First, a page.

Yun-Shih Lin1,2, Pei-Shen Ho2, Chih-Sung Liang2,3
1 Department of Psychiatry, Kaohsiung Armed Forces General Hospital, Kaohsiung city, Taiwan, ROC.
2 Department of Psychiatry, Beitou Branch, Tri-Service General Hospital, National Defense Medical Center, Taipei, Taiwan, ROC.
3 Graduate Institute of Medical Sciences, National Defense Medical Center, Taipei, Taiwan, ROC.
Received: 12/31/2016 – Accepted: 5/10/2017
Address for correspondence: Chih-Sung Liang. Department of Psychiatry, Beitou Branch, Tri-Service General Hospital, National Defense Medical Center, Taipei, Taiwan, ROC; Graduate Institute of Medical Sciences, National Defense Medical Center, Taipei, Taiwan, ROC. No.60, Xinmin Road, Beitou District, Taipei City 112, Taiwan, ROC. Tel: +886-2-2895-9808; Fax: +886-2-2895-7633. E-mail: [email protected]
Lin YS et al. / Arch Clin Psychiatry. 2017;44(3):84
Antipsychotics can cause orthostatic hypotension (OH) by blocking adrenergic receptors1. OH is easily under-recognized as it can be asymptomatic. In clinical practice, combination treatment of two or more antipsychotics is common; however, little attention has been paid to OH in this scenario. Here, we presented a patient who developed severe OH after adding aripiprazole 5 mg/d to clozapine 400 mg/d.
A 33-year-old man with a 15-year history of schizophrenia presented because of severe auditory hallucination and persecutory delusion. After admission, the dose of clozapine was gradually increased to 400 mg/day, and the psychotic symptoms were improved. Over the following 4 weeks, the patient still exhibited negative symptoms, including alogia, avolition, asociality, and poor self-care. Aripiprazole 5 mg/day was added, and the negative symptoms were improved. However, 2 weeks later, the patient fell down twice on a sudden rise from supine position. Physical and neurological examinations and the results of laboratory tests were negative. Notably, the lying-to-standing orthostatic test caused a remarkable change in blood pressure (BP). The patient showed 118/83 mmHg with pulse rate (PR) 90 beats per minute (bpm) in supine position and 70/36 mmHg with PR 122 bpm in standing position. Aripiprazole was discontinued, and the OH was relieved. After careful consideration of the risks and benefits, aripiprazole 5 mg/d was added again. However, OH recurred 2 weeks later. Therefore, aripiprazole was switched to escitalopram, and OH did not recur.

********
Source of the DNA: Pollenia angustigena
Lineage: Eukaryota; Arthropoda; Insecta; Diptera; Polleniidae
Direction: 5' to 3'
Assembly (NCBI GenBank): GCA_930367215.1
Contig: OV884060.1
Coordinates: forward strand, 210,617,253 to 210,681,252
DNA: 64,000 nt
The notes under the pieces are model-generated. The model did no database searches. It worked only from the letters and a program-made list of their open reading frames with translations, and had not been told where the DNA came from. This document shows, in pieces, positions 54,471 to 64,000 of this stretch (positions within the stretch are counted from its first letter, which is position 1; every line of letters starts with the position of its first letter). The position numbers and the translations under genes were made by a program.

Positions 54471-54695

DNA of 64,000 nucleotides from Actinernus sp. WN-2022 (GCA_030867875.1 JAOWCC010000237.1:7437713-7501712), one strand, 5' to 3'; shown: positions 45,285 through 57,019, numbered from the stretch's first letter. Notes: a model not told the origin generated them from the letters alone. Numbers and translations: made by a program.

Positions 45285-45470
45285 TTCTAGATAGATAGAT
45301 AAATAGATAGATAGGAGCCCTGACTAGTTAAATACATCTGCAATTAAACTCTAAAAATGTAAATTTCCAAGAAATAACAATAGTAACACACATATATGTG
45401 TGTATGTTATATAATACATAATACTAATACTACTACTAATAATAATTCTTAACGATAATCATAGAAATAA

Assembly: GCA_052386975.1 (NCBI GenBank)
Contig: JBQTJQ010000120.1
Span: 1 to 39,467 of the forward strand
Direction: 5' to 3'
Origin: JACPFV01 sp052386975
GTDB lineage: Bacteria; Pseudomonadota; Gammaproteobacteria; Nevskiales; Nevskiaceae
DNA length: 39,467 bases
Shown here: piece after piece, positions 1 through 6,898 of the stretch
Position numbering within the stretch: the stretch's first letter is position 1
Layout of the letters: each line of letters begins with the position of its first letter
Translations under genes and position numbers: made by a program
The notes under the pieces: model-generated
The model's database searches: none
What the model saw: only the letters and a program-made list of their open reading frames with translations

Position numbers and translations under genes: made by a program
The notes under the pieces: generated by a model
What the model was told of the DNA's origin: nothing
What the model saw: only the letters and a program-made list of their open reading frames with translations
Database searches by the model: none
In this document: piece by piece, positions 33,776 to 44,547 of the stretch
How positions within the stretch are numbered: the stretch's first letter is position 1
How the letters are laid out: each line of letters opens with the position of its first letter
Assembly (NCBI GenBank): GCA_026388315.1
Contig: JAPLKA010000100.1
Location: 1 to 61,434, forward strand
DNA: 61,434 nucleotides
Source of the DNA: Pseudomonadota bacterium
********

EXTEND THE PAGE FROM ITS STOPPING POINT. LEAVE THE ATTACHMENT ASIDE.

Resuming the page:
OH is defined as a drop in BP (> 20/10 mmHg) within in 3 minutes of standing. The OH is associated with aripiprazole because of the temporal relationship between its occurrence and the commencement of aripiprazole, its resolution upon aripirazole discontinuation, and its recurrence with aripiprazole rechallenge. An animal study suggested that both clozapine and aripiprazole could block α1 adrenoceptors, while the potential to cause OH is higher in clozapine2. There are few data addressing OH under the combination therapy of aripiprazole and clozapine. A review article reported no pharmacokinetic interaction between aripiprazole and clozapine3. Considering the pharmacodynamics, aripiprazole and clozapine might act together to antagonize the α1 receptors, thereby increasing the risk of OH. Moreover, 5-hydroxytryptamine 2A (5-HT2A) antagonism could induce vasodilation4, and central 5-HT1A stimulation could produce hypotension and bradycardia5. Being a 5-HT2A antagonist and a 5-HT1A partial agonist, aripiprazole may increase the risk of OH.
In this case, the combination of aripiprazole and clozapine increased the risk of OH that was considered to be principally related to clozapine. However, the patient did not develop OH under high-dose clozapine treatment (400 mg/d). We suggest that the high-dose clozapine treatment have primed his vulnerability to OH. Therefore, even though the dose of add-on aripiprazole was low (5 mg/d), it increased the extent of α1 antagonism, negatively affecting the vascular smooth muscle cells’ postsynaptic α1-adrenergic vasoconstriction.
Adverse effects occurring during the combination of two or more antipsychotic treatment is an under-recognized area. Our case reminds clinicians that several potential adverse effects may occur during antipsychotic combination treatment, even though the dose of add-on antipsychotic drug is relatively low.
The authors report no conflicts of interest.
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